Scottish Criminal Evidence Law Adrift
Speaker: Professor Pete Duff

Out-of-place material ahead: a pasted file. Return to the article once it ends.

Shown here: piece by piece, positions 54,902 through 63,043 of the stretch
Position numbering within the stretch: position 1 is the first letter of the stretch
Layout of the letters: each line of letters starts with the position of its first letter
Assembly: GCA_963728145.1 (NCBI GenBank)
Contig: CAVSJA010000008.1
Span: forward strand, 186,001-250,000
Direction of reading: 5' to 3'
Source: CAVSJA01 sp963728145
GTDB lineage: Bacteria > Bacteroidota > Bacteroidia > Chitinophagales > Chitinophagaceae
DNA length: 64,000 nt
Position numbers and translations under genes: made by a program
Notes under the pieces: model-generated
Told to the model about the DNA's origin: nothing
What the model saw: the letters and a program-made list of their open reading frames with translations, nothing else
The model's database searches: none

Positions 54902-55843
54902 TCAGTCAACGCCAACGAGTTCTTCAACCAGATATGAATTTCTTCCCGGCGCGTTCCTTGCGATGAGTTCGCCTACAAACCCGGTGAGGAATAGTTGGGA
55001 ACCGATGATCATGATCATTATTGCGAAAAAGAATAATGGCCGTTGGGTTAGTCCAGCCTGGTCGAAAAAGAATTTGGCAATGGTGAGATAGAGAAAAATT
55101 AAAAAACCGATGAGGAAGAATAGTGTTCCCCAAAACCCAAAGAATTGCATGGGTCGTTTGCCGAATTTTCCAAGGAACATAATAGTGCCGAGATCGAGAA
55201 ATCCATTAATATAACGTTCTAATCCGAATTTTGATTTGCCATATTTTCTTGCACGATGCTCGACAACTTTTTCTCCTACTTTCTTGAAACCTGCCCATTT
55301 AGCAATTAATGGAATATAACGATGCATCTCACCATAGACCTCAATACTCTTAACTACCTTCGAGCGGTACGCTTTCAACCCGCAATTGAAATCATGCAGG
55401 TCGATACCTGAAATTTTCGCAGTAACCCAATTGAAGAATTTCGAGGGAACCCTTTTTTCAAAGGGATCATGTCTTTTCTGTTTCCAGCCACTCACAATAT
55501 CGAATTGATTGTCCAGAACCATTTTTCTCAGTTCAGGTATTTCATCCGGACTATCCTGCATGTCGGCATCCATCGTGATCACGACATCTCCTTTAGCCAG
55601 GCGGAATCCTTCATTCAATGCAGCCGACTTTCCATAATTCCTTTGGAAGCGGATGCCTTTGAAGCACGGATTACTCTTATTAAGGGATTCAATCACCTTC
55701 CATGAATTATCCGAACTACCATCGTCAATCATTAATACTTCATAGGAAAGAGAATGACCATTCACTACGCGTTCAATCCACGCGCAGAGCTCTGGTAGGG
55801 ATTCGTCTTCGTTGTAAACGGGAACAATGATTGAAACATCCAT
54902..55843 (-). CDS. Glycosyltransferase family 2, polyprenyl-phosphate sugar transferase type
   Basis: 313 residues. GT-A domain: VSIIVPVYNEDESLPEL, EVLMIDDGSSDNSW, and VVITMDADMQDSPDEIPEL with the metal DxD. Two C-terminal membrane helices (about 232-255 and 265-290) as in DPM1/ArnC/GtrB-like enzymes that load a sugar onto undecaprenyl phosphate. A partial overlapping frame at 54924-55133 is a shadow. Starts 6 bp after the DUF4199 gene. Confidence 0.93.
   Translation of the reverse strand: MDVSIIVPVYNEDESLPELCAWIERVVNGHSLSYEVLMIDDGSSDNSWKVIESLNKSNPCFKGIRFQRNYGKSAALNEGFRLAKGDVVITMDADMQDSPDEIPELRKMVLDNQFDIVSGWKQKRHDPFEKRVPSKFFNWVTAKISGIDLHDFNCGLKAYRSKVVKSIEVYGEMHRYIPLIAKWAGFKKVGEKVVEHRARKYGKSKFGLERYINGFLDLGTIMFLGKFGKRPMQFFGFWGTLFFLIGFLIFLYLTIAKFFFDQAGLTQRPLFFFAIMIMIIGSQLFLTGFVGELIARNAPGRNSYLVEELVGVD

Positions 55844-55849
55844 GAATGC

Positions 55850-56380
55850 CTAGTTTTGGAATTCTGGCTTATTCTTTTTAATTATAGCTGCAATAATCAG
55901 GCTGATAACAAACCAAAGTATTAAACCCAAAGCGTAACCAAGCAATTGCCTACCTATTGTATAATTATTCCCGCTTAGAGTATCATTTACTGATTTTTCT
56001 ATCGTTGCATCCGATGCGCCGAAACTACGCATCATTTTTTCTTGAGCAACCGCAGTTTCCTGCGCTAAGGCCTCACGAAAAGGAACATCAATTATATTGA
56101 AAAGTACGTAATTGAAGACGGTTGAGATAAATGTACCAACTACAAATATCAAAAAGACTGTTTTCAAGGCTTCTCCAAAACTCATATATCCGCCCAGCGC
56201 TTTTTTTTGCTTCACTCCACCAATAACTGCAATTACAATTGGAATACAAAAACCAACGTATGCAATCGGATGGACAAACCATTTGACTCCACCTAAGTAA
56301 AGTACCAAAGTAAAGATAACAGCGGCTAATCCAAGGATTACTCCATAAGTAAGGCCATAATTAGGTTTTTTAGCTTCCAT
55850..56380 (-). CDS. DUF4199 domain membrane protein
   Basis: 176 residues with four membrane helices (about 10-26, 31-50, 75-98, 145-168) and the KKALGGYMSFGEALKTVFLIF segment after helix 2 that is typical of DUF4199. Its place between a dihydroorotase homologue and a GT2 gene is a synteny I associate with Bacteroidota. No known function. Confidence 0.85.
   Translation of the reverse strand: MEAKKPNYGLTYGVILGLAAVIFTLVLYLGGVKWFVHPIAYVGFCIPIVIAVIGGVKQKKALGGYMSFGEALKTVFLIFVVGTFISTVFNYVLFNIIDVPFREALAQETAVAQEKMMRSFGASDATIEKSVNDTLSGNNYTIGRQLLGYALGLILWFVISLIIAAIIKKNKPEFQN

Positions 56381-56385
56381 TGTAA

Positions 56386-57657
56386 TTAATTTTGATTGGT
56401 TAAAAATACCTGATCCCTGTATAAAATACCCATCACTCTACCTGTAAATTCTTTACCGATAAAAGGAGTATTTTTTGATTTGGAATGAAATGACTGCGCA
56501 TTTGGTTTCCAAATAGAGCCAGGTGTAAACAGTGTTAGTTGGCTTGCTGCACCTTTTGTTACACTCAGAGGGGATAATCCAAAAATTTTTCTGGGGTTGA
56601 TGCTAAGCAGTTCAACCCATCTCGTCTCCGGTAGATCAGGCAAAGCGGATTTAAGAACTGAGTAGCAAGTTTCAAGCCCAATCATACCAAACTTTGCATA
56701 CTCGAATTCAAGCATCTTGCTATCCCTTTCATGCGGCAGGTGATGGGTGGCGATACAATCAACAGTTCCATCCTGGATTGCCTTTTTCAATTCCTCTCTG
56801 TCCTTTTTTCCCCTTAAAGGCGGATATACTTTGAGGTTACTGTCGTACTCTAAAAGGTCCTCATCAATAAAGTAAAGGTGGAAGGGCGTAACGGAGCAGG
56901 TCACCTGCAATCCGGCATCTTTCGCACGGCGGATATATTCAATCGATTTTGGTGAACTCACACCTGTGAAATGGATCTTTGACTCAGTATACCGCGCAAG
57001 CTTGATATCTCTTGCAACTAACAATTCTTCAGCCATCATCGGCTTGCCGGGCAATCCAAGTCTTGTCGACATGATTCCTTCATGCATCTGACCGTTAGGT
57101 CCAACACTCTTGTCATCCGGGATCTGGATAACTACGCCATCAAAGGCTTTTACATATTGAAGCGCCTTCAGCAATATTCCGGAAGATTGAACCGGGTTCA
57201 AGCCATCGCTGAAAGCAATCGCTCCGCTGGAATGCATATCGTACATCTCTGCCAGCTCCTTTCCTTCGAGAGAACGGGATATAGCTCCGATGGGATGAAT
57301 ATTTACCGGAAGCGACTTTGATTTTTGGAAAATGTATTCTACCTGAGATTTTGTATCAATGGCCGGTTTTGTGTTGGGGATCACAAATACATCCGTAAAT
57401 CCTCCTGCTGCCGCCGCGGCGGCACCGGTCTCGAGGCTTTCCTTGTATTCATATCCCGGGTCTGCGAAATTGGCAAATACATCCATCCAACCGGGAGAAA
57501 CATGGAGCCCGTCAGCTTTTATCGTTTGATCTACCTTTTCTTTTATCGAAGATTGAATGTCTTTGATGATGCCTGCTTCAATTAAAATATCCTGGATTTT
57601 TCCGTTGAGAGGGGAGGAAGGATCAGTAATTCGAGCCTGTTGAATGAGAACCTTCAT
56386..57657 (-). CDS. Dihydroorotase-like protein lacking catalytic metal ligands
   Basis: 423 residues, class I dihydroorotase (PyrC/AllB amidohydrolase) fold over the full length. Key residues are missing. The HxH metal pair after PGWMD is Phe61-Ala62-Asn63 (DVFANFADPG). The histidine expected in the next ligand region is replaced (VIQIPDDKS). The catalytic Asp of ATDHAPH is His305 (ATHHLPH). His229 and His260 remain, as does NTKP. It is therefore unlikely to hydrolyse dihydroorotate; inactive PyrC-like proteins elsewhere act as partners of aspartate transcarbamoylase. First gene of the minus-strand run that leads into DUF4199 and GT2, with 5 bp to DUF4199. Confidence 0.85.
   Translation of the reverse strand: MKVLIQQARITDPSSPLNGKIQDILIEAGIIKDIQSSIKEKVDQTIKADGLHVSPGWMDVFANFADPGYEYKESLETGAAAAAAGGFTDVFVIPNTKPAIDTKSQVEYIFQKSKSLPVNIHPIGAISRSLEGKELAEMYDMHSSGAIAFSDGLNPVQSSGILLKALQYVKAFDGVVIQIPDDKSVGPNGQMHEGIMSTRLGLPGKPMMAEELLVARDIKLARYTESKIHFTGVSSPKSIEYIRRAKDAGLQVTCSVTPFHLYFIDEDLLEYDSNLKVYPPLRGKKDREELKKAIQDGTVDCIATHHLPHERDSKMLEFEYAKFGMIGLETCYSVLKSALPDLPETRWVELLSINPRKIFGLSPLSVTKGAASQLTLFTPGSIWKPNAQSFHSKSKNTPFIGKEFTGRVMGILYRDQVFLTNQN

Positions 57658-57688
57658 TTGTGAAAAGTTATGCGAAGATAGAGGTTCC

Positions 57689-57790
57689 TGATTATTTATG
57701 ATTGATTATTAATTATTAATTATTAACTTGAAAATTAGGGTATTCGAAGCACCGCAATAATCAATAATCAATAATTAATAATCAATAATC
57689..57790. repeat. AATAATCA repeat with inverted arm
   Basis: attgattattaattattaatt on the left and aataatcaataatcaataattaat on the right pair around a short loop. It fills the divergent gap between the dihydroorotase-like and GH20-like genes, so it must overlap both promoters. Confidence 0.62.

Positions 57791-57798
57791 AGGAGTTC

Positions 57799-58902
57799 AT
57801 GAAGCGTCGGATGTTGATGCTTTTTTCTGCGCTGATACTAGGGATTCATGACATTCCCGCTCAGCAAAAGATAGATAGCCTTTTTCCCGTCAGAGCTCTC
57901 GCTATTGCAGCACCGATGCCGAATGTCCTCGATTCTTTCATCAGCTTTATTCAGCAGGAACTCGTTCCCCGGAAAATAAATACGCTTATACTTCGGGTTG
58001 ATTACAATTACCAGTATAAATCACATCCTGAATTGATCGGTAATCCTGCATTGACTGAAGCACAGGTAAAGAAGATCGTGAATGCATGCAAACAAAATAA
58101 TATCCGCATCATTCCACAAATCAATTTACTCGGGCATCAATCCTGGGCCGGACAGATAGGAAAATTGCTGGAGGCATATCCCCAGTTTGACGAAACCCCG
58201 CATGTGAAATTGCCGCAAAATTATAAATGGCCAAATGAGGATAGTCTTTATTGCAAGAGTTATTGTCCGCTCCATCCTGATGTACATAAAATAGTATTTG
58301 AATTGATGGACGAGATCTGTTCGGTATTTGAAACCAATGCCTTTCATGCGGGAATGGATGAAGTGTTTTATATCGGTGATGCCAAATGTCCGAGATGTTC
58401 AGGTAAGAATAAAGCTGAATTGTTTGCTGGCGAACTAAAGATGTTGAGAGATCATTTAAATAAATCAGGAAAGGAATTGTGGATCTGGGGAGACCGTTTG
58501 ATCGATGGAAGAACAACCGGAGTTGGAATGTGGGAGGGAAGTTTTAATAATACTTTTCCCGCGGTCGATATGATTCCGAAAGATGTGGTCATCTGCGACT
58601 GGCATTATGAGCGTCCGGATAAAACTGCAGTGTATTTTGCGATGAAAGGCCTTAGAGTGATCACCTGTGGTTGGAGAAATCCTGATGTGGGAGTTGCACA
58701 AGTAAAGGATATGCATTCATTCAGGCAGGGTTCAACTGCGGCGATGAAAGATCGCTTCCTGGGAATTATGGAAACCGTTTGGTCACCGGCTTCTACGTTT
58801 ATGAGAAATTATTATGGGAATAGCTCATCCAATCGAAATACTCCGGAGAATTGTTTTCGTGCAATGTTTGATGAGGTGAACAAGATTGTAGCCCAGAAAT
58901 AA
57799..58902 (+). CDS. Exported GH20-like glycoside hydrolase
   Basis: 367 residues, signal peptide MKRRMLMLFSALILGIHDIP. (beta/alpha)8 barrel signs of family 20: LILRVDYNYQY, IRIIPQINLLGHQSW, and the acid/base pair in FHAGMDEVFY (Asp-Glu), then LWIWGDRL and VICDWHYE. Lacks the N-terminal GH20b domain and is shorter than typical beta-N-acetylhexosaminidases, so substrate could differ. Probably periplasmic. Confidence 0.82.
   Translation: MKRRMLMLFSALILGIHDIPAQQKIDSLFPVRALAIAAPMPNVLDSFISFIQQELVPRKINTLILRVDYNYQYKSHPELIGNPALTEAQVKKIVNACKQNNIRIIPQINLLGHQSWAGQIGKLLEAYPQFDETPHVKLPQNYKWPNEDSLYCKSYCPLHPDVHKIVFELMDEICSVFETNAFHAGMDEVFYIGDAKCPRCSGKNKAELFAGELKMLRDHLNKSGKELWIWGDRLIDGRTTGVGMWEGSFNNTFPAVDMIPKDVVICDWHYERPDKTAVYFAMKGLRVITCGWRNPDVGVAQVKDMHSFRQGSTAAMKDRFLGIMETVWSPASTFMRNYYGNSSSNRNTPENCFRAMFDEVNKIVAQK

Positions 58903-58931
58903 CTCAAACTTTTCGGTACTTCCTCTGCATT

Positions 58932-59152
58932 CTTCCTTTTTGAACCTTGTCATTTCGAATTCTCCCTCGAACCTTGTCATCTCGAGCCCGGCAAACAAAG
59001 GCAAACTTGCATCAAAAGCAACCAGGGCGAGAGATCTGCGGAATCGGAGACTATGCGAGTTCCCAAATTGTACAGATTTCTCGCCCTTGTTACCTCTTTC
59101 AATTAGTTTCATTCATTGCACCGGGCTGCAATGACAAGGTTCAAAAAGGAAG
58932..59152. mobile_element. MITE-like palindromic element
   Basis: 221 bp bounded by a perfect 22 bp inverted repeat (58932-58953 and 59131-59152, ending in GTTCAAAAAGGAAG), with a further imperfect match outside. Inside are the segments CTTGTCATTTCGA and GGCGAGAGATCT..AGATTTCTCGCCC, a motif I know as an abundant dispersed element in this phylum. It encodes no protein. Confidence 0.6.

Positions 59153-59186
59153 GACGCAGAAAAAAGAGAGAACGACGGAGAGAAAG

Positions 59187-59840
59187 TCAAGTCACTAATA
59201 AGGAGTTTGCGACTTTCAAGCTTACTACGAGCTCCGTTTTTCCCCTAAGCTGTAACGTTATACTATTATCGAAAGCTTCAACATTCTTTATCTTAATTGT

Over the last 20 years, Scottish criminal evidence law has undergone unprecedented, major changes and there is more reform on the way. Areas affected include: police questioning of suspects; the treatment of vulnerable witnesses in court; double jeopardy; the admissibility of the accused’s previous convictions; the Crown’s duty of disclosure; and the need for corroboration. These ad hoc developments are fundamentally altering the basic adversarial principles of Scottish criminal evidence which have been in place since the 19th century. Overall, the impression is one of chaos and no clear pattern of reform is discernible to most practitioners and commentators. Some of the major influences driving this process have been identified and discussed by evidence scholars, for instance, the new human rights agenda, the influence of the “Victims’ Movement”, advances in science, the need to husband scarce resources in an era of austerity and a desire to simplify and rationalise the law of criminal evidence. In this paper, I attempt to analyse two overlooked factors in this process – “penal populism” and “managerialism” – and argue that they also need to be taken into account in order to attempt to forecast the future of Scottish criminal evidence law.
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